PETERSON AIR FORCE BASE, Colo.: Air Force Space Command officials here maintain the Global Positioning System constellation that now has 30 operational satellites, six more than the standard.
“I have high confidence we will continue to sustain at least the 24 satellites required to maintain our current performance standard,” said Gen. C. Robert “Bob” Kehler, the Air Force Space Command commander.
The current number of satellites being used by Air Force for global positioning is the most satellites and the greatest capability to date, since GPS came into fruition in the 1970s.
“We are committed to maintaining our current level of service, while striving to increase and improve service and capability through on-going modernization efforts,” said Lt. Gen. John T. “Tom” Sheridan, commander of the Space and Missile Systems Center, which is the acquisitions arm for Air Force Space Command. “The Air Force will continue to execute an achievable growth path maintaining GPS as the premier provider of positioning, navigation and timing for the military and civilian users around the world.”
Just as it was reported in the Government Accountability Office’s report May 7, Air Force Space Command officials acknowledged the potential for an availability gap years ago, and has actively pursued and institutionalized procedures and processes to mitigate the potential gap or minimize any impact. Command officials developed key processes within the operational community as well as the acquisition community to extend the life of on-orbit assets and to ensure GPS capability is delivered in a timely manner.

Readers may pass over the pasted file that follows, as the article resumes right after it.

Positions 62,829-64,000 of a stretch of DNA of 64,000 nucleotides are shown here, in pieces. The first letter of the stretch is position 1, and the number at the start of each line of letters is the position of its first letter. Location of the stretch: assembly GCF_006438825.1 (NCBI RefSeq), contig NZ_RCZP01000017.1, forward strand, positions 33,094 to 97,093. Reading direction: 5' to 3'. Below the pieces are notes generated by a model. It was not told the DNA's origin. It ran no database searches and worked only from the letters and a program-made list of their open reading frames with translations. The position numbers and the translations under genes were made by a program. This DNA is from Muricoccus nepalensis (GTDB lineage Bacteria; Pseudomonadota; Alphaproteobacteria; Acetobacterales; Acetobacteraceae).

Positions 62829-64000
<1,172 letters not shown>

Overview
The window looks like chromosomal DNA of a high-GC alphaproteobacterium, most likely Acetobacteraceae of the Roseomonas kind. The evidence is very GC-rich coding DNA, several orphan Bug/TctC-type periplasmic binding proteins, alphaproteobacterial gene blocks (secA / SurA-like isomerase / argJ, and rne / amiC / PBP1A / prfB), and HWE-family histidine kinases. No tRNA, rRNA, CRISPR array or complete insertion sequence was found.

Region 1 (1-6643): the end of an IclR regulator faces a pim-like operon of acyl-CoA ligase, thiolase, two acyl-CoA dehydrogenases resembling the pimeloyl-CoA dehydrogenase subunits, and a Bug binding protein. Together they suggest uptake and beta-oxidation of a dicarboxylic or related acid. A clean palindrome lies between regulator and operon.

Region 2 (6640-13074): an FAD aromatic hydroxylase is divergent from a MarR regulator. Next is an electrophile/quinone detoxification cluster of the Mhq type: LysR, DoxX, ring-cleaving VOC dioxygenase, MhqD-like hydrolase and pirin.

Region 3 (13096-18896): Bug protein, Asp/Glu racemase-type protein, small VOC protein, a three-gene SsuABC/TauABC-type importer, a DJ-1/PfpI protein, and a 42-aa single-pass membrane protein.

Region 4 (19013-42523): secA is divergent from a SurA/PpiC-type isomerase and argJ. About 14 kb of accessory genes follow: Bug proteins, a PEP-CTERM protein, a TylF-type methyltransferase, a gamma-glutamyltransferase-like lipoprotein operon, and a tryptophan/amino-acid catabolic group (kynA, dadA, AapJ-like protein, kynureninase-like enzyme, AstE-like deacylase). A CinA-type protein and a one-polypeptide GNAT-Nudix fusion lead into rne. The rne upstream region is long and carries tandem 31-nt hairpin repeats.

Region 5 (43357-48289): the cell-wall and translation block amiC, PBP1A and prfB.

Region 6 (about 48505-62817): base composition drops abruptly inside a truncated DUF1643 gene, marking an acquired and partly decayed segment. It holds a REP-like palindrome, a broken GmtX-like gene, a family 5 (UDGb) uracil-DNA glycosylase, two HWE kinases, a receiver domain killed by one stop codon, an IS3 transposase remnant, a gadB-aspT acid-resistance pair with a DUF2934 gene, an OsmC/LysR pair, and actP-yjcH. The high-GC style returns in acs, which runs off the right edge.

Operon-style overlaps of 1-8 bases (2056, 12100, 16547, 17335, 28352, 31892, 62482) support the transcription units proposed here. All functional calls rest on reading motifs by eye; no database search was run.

The Air Force launched the seventh of its current block of IIR-M satellites in April, and will launch another one this fall followed by the first of 12 Block IIF satellites in early fiscal 2010. The IIF’s sophisticated L-band payload will include new hardware that serves the civil user community. The next generation of GPS satellites, the GPS IIIA, with additional navigation signals for both civilian and military users will improve the accuracy and availability for all users. GPS IIIA is scheduled for first launch in 2014.
“New acquisition approaches, including phased acquisition and prototyping, will reduce risk to constellation sustainment in the future,” General Sheridan said.
“Let me state emphatically; since we declared Full Operational Capability in 1995, the Air Force has maintained the constellation above the required 24 GPS satellites on orbit at 95 percent. In fact, we have achieved sub-three meter accuracy,” General Kehler said. “The Air Force has been a good GPS steward continually providing ‘better than expected’ service to our GPS users. At this point, we foresee no significant loss of service in the future, near or far.”